What Is End-of-Life Management for Photovoltaics?

End-of-life management for photovoltaics (PV) refers to the processes that occur when solar panels and all other components are retired from operation. There are millions of solar installations connected to the grid in the United States, which means there are hundreds of millions of PV panels in use. Most PV systems are young—approximately 70% of solar energy systems have been deployed in the past five years. The estimated operational lifespan of a PV module is about 30-35 years, although some may produce power much longer. So, while there are not many systems entering the waste stream right now, more systems will come to the end of their useful life in the next few decades.

In addition, new materials, designs, and practices can help to reduce PV manufacturing’s environmental impact by minimizing waste, energy use, negative effects on human health, and pollution. Learn more about PV materials and how they work

Why Is PV End-of-Life Management Important?

According to the International Renewable Energy Agency, cumulative end-of-life PV waste in the United States in 2030 is projected to be between 0.17 and 1 million tons. To put that in perspective, there are 200 million tons of solid waste, excluding recycled and composted materials, generated in the United States each year. While weather damage and installation errors cause most end-of-life issues now, some consumers and plant operators may choose to upgrade their panels before the warranty period expires or to take advantage of technological improvements.

Recycling processes for cadmium telluride and silicon PV modules exist, but in the U.S., the total cost of recycling is greater than the cost to landfill. Focusing on PV end-of-life management will help the U.S. Department of Energy Solar Energy Technologies Office (SETO) reduce the environmental impacts of solar energy and ultimately make solar energy more affordable. Learn more about SETO’s goals.

SETO Research in PV End-of-Life Management

SETO funds research to develop new materials and designs that can make PV products longer-lasting, less energy-intensive to produce, easier to recycle, and even less polluting at the end of life. New practices can improve understanding of environmental impacts to prevent unintended pollution or human health effects.

SETO has funded projects at the National Renewable Energy Laboratory (NREL) on life-cycle analysis of PV modules and cost models for module recycling. SETO also funds NREL to coordinate PV sustainability efforts for the International Energy Agency Photovoltaic Power Systems (IEA-PVPS) program. These efforts focus on recycling research and analysis, assessing the life cycle of PV modules, improving environmental safety and health in PV manufacturing, and publishing reports on end-of-life management for PV panels. SETO has also supported NREL to survey state and local policies related to end-of-life modules.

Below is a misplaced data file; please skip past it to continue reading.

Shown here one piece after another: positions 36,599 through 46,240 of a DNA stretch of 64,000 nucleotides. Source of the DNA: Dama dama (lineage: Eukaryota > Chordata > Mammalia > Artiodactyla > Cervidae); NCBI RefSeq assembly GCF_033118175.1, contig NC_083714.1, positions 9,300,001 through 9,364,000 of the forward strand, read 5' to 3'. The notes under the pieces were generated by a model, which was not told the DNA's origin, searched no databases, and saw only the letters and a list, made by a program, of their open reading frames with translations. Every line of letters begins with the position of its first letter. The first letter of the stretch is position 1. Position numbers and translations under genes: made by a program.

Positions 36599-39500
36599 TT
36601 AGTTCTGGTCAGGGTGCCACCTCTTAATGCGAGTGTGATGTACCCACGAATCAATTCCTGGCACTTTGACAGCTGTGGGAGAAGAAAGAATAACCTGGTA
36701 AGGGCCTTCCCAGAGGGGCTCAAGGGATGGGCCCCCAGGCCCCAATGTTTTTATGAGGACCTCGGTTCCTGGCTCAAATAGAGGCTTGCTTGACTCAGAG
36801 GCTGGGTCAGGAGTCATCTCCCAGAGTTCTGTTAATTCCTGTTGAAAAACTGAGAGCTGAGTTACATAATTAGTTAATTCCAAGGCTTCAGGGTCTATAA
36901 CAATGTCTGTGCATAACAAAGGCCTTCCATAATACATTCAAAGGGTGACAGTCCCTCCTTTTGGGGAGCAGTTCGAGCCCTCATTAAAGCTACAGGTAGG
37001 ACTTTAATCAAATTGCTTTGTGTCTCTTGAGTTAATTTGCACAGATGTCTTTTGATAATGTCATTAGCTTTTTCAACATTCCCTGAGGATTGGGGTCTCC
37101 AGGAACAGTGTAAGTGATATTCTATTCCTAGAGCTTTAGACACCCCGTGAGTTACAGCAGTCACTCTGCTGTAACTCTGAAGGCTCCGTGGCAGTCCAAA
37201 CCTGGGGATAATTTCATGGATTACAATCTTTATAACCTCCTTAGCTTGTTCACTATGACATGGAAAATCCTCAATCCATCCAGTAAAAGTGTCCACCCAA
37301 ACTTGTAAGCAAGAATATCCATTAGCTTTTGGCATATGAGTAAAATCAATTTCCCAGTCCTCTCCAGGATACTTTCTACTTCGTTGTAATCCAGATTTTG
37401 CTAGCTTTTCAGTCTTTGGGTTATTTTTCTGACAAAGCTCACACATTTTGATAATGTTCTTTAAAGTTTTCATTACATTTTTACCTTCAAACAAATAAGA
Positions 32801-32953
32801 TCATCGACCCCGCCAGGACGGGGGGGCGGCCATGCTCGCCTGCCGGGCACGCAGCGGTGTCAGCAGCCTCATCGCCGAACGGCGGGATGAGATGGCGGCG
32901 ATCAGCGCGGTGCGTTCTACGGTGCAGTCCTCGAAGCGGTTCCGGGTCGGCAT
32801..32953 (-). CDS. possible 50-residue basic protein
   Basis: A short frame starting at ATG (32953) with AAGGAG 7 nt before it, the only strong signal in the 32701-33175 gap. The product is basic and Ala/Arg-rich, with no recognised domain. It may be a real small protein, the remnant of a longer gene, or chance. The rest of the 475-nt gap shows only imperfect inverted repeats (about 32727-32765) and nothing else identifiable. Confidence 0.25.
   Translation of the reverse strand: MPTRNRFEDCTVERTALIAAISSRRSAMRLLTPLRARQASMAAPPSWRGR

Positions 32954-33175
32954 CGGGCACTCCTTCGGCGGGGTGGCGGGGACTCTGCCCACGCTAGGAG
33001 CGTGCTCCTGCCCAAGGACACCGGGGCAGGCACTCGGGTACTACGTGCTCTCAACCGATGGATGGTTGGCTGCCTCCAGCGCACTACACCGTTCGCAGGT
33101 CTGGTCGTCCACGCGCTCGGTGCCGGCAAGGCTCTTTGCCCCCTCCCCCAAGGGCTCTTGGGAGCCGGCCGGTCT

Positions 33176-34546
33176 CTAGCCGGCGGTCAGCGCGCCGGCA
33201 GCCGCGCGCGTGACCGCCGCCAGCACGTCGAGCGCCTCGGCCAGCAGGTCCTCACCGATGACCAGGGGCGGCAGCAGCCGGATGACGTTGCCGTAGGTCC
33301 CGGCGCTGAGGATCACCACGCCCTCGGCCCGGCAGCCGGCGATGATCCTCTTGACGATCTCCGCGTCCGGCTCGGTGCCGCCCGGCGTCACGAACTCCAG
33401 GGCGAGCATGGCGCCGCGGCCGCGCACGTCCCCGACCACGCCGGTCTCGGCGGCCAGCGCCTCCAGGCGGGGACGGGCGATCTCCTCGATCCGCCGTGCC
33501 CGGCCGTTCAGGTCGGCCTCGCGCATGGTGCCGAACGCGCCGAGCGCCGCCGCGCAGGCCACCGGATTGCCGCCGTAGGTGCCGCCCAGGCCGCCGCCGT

NREL published the first assessment of worldwide efforts to recycle PV modules and identified the best ways to manage disposal. The researchers investigated lessons learned from IEA-PVPS to help inform manufacturers and other stakeholders about recycling requirements for PV hardware and efforts to design reusable modules and other equipment. The report finds that more research and development is needed in silicon purification processes, methods to avoid waste in manufacturing, lowering recycling costs, and other areas.

Additional awards:

  • In 2016, SETO awarded $700,000 to EnergyBin, a company that created an online marketplace for solar-industry overstock and hard-to-find components. This marketplace allows decommissioned materials to be reused, in the form of discounted, warrantied solar project components from vetted, reputable sources. This gives new life to old materials while reducing project construction and maintenance costs.
  • In 2017, SETO awarded $900,000 to SRI International, an independent nonprofit research organization, to develop a more efficient process to recycle the silicon waste generated by the wafer-cutting process into PV-grade silicon.
  • In 2018, SETO awarded $150,000 to NREL to analyze PV end-of-life management and the effectiveness of efforts to design modules and other equipment for easier reuse. 
  • Together with the Energy Department’s Advanced Manufacturing Office, SETO is funding a project at NREL focused on developing a certification for sustainable modules and designing recyclable modules.

Search the Solar Energy Research Database to learn more about individual SETO-funded projects.

Additional Resources

Learn more about PV research, other solar energy research in SETO, and current and former funding programs.